What we like about this platform, especially, is that Arbiom can tailor a suite of products to meet changing demands and tastes. That’s the on/off we’re looking for, as opposed to planting swaths of soymeal and seeing who we can feed it to, and taking a health hit or a weight gain hit where we have used a less-than-optimal soy mix.
Right now, this is based on hardwoods, the kind we’d see coming into a pulp mill, and the process would either be a bolt-on or a stand-alone facility. In the former, think partnership with a pulp mill. In the latter, think of buying scrap from a region replete with mills.
The Single-cell protein backstory
We’ve been covering this closely, and will continue to do so, as more players are getting into advanced feeds.
Conventional plant sugars have been a platform possibility for quite some time. The prices and competing needs for plant sugars have slowed down efforts. In recent years, Calysta has come along with a platform for converting methane to single-cell protein — transformatively interesting, and getting to scale now. The focal point is likely to be fossil natural gas for some time — biogas is definitely available but not as cheaply or as widely, so there have been sustainability questions over Calysta’s progress, though the answer has to be that we need fish, and fish need food, in epic quantities, and we’re going to have to get that affordably from somewhere, and growing SCP from methane sounds a whole lot better than making fish feed from grinding little fish into feed form.
Not every SCP technology ever born has had bright success, this isn’t easy science, which makes Arbiom one of a handful of companies to talk with about their progress. After all, this was the technology that sunk the Soviet Union, which you can read all about here.
The yield story
Arbiom is at early-stage and specifics on yield are not yet forthcoming. Our starting point is the two thirds of a hardwood consisting of hemicellulose and cellulose.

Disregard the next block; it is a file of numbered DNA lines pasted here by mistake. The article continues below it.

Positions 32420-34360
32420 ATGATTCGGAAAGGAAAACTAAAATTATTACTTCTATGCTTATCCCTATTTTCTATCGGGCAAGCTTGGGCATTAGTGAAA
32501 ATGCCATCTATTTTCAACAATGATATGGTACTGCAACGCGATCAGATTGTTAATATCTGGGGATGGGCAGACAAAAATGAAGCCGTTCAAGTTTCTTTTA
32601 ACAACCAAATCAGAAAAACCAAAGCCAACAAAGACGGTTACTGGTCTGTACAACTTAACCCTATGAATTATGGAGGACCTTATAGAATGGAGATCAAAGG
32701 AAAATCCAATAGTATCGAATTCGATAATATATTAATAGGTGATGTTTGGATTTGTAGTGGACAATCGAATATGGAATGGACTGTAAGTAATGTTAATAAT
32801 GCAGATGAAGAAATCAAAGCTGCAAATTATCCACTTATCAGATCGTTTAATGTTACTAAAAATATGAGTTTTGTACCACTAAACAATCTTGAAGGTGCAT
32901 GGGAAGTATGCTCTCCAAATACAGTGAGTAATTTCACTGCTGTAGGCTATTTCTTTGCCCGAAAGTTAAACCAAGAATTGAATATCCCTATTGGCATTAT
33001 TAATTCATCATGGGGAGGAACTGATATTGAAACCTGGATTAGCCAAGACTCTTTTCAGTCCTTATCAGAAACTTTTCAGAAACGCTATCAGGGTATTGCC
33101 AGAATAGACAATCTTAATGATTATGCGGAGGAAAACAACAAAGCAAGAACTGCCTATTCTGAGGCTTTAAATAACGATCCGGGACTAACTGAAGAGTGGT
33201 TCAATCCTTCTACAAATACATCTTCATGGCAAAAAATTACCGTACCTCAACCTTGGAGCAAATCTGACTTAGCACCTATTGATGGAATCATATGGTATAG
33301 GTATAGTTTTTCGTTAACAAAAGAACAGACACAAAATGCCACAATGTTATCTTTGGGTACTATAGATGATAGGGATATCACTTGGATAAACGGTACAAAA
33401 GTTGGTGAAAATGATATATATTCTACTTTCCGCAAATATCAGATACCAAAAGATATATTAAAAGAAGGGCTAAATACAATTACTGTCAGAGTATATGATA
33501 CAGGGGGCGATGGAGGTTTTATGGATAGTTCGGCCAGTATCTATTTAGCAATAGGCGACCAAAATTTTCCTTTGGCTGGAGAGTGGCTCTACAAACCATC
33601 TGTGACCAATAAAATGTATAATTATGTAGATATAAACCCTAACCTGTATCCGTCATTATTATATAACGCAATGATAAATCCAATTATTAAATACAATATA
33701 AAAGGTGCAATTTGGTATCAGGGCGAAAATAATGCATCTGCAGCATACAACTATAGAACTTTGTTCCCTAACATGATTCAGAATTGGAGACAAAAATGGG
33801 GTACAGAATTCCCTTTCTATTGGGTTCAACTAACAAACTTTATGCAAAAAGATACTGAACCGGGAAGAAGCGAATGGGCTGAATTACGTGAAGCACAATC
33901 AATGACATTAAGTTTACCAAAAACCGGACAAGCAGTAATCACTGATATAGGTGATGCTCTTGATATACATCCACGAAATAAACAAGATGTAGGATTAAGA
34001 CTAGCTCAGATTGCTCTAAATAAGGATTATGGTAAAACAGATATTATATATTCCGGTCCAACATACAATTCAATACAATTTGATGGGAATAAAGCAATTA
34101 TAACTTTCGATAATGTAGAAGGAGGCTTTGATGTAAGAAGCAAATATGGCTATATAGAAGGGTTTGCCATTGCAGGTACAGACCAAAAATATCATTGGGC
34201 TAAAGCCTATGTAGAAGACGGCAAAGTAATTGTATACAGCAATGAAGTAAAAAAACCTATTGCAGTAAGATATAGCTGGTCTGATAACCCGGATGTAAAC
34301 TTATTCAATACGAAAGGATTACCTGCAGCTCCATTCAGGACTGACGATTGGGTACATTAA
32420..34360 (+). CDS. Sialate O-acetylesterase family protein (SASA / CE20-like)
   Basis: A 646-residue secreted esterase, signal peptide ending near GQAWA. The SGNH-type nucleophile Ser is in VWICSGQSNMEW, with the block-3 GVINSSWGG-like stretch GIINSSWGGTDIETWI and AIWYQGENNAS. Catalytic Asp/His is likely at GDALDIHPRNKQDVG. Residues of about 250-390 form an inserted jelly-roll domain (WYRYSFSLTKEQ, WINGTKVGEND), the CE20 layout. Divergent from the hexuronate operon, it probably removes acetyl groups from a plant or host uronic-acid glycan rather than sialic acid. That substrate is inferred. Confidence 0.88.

The bonus benefit
For many years, there’s been the hope of making an animal feed — and more urgently, a fish feed — from lower cost resources and in a more industrial way where we can turn on and turn off manufacturing more immediately than traditional farming allows.
Reaction from the stakeholders
“The results of these studies are a critical and promising step in validating the effectiveness of SylPro as we continue to scale-up Arbiom’s Wood to Food platform and bring our first commercial product to the market,” said Ricardo Ekmay, PhD, Vice President of Nutrition for Arbiom.
“We believe SylPro will make a valuable contribution to addressing the challenges faced by aquaculture producers and feed formulators. The results from recent and future trials will continue to demonstrate science-backed performance of SylPro and accelerate our efforts to bring this superior protein source to the market,” said Marc Chevrel, Arbiom CEO.
The Bottom Line
It’s early days for Arbiom. What a promising step forward. Mikey the Fish likes it, it appears in the early data — or rather, it works well as a substitute for existing fish meals. And we sure need as much feed as we can get — after all, at the top of the food chain we better make sure that everything is going well at the bottom. Or as the engineer mentioned to the architect, with a good base you won’t fall over.